Monthly Archives: April 2013

Top 10 Favorite Hikes of our Trip

When I went through the hiking log from our trip to come up with our Top 10 Favorite Hikes, I ended up with a list of nearly 40 trails.  Which just goes to show what an amazing adventure we had in 2012! 

What makes for a favorite hike?  The combination of many or all of the following: spectacular views, solitude, quiet, wildlife, wildflowers, heights, and good weather.  After much debate, I managed to whittle the list down to the top 10 truly iconic hikes on our trip.  Listed below each photo are the location of the trail, total round-trip length, total elevation gain, and the time it took us to complete the hike.


1. Crow Pass

Theresa, Darby and Shadow admiring the view of the Chugach Mountains

Chugach National Forest, Alaska
8.4 miles, 2080’ elevation gain, 5.8 hours

This trail is so good that it’s the only trail on our trip that we hiked twice.  We found out just how important weather is to enjoying a trail.  On our first Crow Pass hike, it was cold, cloudy and rainy.  We couldn’t see the hanging Raven Glacier, but we did get to watch a juvenile black bear rummaging around across a divide.  Just two days later it was sunny and 70s, so we hiked the trail again.  That time we could see the magnificent glacier and the massive valley below.  The Chugach Mountains are some of the prettiest in the world, especially in early summer when the foothills are green and the mountains are accented with large patches of snow.




Bald Eagles at Anchor Point, Alaska

Bald eagle

Anchor Point is a small community on the southwest side of the Kenai Peninsula in Alaska.  It’s famous for its flocks of majestic bald eagles.




National Park Week Begins Today!

   National Park Week

National Park Week officially gets under way today and runs through April 28.  There will be many special activities in the parks throughout the country.  Admission to all national park units will be free Monday through Friday next week.

Story at Gadling

Show Your Support for Our National Parks

The National Park Foundation is the official charity of America’s National Parks.  Chartered by Congress in 1967, the National Park Foundation is founded on a legacy that began more than a century ago, when private citizens from all walks of life took action to establish and protect our national parks.  Today, the National Park Foundation carries on that tradition as the only national charitable nonprofit whose sole mission is to directly support the National Park Service.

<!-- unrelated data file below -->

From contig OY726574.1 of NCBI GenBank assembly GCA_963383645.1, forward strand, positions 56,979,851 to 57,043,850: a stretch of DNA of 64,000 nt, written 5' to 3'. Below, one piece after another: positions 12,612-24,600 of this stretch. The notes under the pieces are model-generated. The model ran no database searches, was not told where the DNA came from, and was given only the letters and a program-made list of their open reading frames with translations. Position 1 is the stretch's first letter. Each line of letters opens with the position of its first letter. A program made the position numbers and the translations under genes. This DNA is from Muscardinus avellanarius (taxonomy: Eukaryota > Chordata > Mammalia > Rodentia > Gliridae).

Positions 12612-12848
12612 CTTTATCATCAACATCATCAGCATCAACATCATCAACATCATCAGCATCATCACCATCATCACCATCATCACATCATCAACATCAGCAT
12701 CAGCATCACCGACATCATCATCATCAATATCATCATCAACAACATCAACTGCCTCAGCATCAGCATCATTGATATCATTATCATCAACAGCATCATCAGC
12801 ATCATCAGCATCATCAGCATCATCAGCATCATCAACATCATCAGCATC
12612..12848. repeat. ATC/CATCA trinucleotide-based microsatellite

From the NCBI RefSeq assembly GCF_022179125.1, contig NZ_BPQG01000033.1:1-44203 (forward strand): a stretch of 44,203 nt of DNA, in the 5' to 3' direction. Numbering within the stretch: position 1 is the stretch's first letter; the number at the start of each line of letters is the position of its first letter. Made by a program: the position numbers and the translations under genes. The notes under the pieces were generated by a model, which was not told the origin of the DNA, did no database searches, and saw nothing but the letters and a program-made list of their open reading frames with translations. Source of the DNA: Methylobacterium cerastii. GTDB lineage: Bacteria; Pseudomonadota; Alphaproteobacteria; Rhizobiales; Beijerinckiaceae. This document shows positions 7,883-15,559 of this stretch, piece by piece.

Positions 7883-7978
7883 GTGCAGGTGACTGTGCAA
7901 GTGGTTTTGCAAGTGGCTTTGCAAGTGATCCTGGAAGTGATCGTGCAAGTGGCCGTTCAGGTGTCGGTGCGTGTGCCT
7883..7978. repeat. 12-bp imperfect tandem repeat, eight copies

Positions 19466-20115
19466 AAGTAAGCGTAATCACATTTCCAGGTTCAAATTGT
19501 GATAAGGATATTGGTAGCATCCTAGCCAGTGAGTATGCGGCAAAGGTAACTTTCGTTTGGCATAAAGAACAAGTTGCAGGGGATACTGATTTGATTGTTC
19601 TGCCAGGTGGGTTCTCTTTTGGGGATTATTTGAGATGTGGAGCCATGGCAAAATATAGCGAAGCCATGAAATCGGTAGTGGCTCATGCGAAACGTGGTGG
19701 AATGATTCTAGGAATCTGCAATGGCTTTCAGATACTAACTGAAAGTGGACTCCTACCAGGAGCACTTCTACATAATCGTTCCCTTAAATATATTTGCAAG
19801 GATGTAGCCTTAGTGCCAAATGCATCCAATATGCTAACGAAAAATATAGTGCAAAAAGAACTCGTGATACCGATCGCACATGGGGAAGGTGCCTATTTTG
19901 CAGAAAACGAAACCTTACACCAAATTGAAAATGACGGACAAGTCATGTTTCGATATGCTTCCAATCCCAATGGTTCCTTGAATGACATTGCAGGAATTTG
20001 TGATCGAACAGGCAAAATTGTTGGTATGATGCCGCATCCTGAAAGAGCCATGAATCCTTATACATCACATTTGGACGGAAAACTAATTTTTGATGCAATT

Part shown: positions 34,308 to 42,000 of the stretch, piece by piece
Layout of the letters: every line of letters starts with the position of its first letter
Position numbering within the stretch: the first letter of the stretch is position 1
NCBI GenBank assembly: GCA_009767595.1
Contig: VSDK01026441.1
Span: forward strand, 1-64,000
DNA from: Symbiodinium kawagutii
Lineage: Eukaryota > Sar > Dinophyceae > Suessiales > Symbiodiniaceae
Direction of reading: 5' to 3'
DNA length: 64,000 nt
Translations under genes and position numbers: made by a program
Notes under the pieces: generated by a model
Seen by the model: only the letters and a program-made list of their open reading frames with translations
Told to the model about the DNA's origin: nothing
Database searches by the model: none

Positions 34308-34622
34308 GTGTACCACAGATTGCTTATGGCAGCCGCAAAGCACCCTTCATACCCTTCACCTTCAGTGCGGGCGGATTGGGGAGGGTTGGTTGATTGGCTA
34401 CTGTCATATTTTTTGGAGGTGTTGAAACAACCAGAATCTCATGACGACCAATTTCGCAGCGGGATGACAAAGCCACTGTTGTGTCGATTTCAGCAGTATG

You can show your love for our national parks by purchasing T-shirts or other merchandise from the National Park Foundation.  Proceeds from the sale of this merchandise will help the National Park Foundation protect our treasured landscapes for generations to come.


I Heart Parks

I Love Parks


This Is Your Land

Park Art

    Go Parks

Go Parks


   National Park Week

National Park Week 2013 (NEW)


Go Wild

Go Wild!


Logo Gear

Logo Gear


NPF Gear

NPF Gear

Top 10 Volcanoes on Our Trip

Mountains tend to sit in ranges and are usually surrounded by other mountains.  Whereas volcanoes are typically solitary masses that rise straight up from the surrounding plain.  As a result, volcanoes make an imposing feature on the landscape.  The height of the volcano’s peak above the plain is known as its “prominence.”  For example, Mt. Rainier in Washington has a prominence of more than 13,000 feet and is visible from Seattle 60 miles away.

But it’s not only the size of a volcano that makes it daunting.  It’s the possibility that a volcano could blow at any time and rain destruction down on everyone and everything in the vicinity.  Fortunately most volcanoes give plenty of seismic warning before becoming a real threat to people and property.

Following are the Top 10 Favorite Volcanoes of our trip:


1. Mt. St. Helens

Tree debris in Spirit Lake below Mt. St. Helens

Type: Active stratovolcano
Last Eruption: July 10, 2008
Last Major Eruption: May 18, 1980 (57 deaths)
Elevation: 8,366’;  Prominence: 4,605’
Location: Mt. St. Helens National Monument, Washington

On the clear morning of May 18, 1980, Mt. St. Helens erupted in a violent fury that became the deadliest and most economically destructive volcanic event in United States history.  57 people were killed.  250 homes, 47 bridges, 185 miles of highway, and 15 miles of railroads were destroyed.  This was our favorite volcano of our trip because evidence of its destructive power was still quite evident everywhere we looked, from the flattened forests, to the tree-filled Spirit Lake (shown above).  It was both exciting and unnerving to realize that if we had been standing there 32 years ago, we would’ve been instantly seared to death by ash and hot gas travelling 670 miles per hour.